Sunday, March 11, 2007
Every Sunday CUIP’s political director Jacqueline Salit and strategist and philosopher Fred Newman watch the political talk shows and discuss them. Here are excerpts from their dialogue on Sunday, March 11, 2007 after watching “The Chris Matthews Show,” and excerpts from “The NewsHour with Jim Lehrer” on PBS.
Salit: Chris Matthews began with a discussion of Dick Cheney and his changing position in the White House. Once identified as the all-powerful guy who was running the show, with Bush as the front man, reporters are now raising questions about who’s really in charge here. Is Bush in charge? What’s Cheney’s role? Is Cheney as powerful as he once was? Some power has been ceded to Condoleezza Rice, and there’s a more diverse policy group inside the White House. The Vice President is still powerful but he doesn’t have the kind of unilateral voice that he once had.
Newman: Which is simply to say, it seems to me, that the show has changed.
Salit: How has it changed?
Newman: The influence of the Democratic Party is greater, but not to the extent that they’re going to stop the war tomorrow. The White House is now engaging options that others have told them to engage, including James Baker and the Iraq Study Group.
Salit: Not to mention the influence of public opinion.
Newman: Yes. They’re being responsive to that, even if it’s in a way that doesn’t admit that they have made any mistakes. That’s changed the picture. So, consequently, Cheney’s role has changed. But he hasn’t changed his world view or his opinion about what should be done. He’s simply operating in a broader coalition.
Salit: Matthews hit on Bush’s refrain of asserting that he’s in control. He ran a clip where Bush says “I’m the decider.” Matthews’ point was that you don’t say it that frequently if you’re not ambivalent about whether it’s true. It means that he’s obsessed with trying to prove it.
Newman: I don’t know about that. It sounds like pop psychology at its worst. No, you say it that frequently if your advisors are recommending that you say something to reassure a confused public. So he does.
Salit: Another dimension of the “who’s in charge” question – I guess that was the leitmotif of the Matthews show today – was the talk about Bill and Hillary’s relationship and what Bill’s role would be in Hillary Clinton’s White House.
Newman: Exactly the same as it has been.
Salit: He runs the show.
Newman: Their whole lives. That’s the deal. I think Hillary’s always known it. I think Bill has always known it. I think the American people have always known it. So, if that’s what you’re looking for, it’s not a bad offer. A lot of people think that Bill Clinton knows a great deal and if we hadn’t term limited the presidency, he might still be in the White House. A lot of people think he’s the best person to handle the international mess, in particular. And if she’s elected president, that means he will. So that’s a bonus, or not, depending on where you stand on Bill Clinton’s foreign policy. I don’t know that Bill Clinton won’t run American foreign policy if any Democrat is elected, whether it’s Hillary or someone else.
Newman: Where he sleeps is probably the open issue. But not whether he runs the show.
Salit: Here’s something that I wanted to ask you about. Look at some of the basic political axioms that the campaign season started out with that were considered the absolute, rock bottom, conventional wisdom: “John McCain is going to be popular with independents.” “Rudy Giuliani will have serious trouble inside the Republican Party because he’s too liberal.” “Hillary Clinton will get the black vote, no matter what.” “Barack Obama won’t run because it’s too big a leap.” All of these things have turned out to not be true. McCain has serious problems with independent voters. The base of support that was considered his edge, his popularity among independents – is really shot to hell. Giuliani, against all expectations, is now ahead in the polls in the Republican Party, in spite of his lack of social conservative credentials. Obama did get into the race and the black vote is peeling away from Hillary Clinton. These basic premises have been turned on their head. Now, some analysts say that unconventional things are happening because there’s no incumbent running for re-election, there’s no incumbent vice president who’s running for election. It’s a wide open race and a race as wide open as this one can get topsy-turvy. So that’s what you’re seeing here: the topsy-turvy factor in a non-incumbent situation. What do you think about this explanation?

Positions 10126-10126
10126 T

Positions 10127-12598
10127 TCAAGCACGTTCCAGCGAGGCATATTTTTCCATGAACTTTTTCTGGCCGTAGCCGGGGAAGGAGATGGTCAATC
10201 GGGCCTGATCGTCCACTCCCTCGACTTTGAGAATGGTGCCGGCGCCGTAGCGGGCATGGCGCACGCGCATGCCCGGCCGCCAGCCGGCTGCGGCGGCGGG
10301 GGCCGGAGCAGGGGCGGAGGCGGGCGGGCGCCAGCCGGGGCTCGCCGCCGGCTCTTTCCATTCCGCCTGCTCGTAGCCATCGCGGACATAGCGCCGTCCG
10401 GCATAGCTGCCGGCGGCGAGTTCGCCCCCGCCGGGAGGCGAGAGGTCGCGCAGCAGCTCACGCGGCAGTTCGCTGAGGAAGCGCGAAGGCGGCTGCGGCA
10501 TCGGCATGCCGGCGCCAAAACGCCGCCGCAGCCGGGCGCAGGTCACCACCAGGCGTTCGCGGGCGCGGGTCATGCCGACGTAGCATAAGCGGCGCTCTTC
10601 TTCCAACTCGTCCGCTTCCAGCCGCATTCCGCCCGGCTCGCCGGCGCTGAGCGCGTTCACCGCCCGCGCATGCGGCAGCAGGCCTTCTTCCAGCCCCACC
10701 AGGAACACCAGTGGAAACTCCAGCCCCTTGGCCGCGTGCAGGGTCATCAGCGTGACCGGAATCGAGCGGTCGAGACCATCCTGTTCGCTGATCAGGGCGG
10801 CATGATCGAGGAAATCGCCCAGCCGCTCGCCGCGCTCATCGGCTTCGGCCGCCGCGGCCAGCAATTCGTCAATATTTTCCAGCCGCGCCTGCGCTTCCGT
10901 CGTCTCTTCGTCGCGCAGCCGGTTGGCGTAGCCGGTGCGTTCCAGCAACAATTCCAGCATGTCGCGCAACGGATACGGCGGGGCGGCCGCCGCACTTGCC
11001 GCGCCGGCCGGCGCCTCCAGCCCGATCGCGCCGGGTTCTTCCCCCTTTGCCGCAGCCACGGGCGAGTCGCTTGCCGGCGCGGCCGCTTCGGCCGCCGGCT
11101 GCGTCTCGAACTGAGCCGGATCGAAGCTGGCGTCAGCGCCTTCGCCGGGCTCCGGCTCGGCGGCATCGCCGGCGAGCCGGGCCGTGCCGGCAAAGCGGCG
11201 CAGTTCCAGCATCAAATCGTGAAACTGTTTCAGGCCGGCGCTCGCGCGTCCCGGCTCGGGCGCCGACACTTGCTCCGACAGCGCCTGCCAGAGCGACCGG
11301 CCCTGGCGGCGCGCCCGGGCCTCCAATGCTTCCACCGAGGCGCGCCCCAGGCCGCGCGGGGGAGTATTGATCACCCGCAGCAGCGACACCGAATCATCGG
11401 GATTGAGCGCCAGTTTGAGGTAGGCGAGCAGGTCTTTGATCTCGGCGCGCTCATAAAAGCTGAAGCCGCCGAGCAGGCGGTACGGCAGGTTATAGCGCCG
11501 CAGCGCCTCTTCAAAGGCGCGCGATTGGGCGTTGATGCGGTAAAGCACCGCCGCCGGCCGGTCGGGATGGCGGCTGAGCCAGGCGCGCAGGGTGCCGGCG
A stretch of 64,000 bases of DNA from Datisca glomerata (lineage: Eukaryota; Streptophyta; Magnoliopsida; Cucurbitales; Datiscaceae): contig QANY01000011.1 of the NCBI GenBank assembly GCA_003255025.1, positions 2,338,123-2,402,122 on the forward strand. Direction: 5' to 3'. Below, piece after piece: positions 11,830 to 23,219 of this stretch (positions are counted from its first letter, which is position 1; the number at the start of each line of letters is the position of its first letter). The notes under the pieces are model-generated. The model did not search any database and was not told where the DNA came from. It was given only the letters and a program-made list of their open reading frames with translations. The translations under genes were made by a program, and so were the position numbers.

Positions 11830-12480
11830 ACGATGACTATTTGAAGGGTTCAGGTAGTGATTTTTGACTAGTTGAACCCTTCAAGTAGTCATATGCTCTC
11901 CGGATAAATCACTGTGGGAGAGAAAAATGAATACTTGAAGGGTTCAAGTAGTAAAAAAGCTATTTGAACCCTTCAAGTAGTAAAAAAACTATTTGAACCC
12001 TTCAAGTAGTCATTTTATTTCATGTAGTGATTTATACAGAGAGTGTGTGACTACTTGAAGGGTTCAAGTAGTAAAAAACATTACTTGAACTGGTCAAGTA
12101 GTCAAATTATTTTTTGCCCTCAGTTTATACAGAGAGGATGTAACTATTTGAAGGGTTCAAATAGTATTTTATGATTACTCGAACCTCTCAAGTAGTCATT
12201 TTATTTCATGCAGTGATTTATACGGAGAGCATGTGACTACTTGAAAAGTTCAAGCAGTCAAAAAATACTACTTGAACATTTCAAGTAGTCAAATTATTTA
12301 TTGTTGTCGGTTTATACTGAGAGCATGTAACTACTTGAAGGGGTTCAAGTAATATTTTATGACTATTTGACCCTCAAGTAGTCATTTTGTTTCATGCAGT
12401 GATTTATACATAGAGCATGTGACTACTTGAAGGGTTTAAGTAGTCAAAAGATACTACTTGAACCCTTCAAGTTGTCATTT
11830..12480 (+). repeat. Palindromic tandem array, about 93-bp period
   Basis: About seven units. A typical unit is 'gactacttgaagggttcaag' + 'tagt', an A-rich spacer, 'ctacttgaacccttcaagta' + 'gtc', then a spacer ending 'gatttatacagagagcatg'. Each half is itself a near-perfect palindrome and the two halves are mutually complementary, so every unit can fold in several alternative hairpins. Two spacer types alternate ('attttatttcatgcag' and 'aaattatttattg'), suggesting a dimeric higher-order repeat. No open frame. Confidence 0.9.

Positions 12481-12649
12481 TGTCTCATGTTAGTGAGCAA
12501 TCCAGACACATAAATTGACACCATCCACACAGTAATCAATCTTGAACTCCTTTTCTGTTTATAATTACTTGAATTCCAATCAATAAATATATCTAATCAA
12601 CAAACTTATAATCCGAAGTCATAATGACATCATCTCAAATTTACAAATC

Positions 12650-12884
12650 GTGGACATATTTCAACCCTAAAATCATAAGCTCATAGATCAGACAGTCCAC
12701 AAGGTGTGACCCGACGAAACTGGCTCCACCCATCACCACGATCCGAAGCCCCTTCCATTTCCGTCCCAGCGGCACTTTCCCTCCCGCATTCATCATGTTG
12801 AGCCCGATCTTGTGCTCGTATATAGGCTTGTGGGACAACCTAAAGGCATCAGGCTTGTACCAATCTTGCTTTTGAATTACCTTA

Newman: What do I think about it?
Newman: The topsy-turvy thing is obviously wrong. It’s logically wrong because topsy-turvy is not a causal factor, it’s a result. How could a result be a factor?
Salit: Well, the people in this camp would say the causal factor is that there’s no incumbent and no heir apparent. That’s the causal factor that produces “topsy-turvyness,” but their argument is it’s nothing more than that. There’s nothing else to be discerned here, in terms of the overall pattern of the political situation.
Newman: It’s amazing, isn’t it? I’m talking about the extremes to which the establishment will go to deny the existence of the independent movement. That’s the obvious factor in all of this. The independent movement is more than a third of the electorate, yes?
Salit: Yes. Roughly 40%.
Newman: Forty percent not turned on by Democrats and Republicans. That mixes the pot rather dramatically. Have the independents yet become organized in a way that they can fully assert themselves? No. Are they determining the issues? Yes. And one issue that they’ve made the issue is the war. (It’s actually bigger than the war, but for lack of a better name, it’s the war.) Do independents have the capacity to shake up the American political system? Yes. Do they have the capacity to change it? Highly questionable at this point, in a permanent sense of changing it. This is not a moment where the people of this country, in my opinion, including the independents, want another party. But they want something to happen other than the two parties. And, roughly speaking, that’s what they’re creating right now.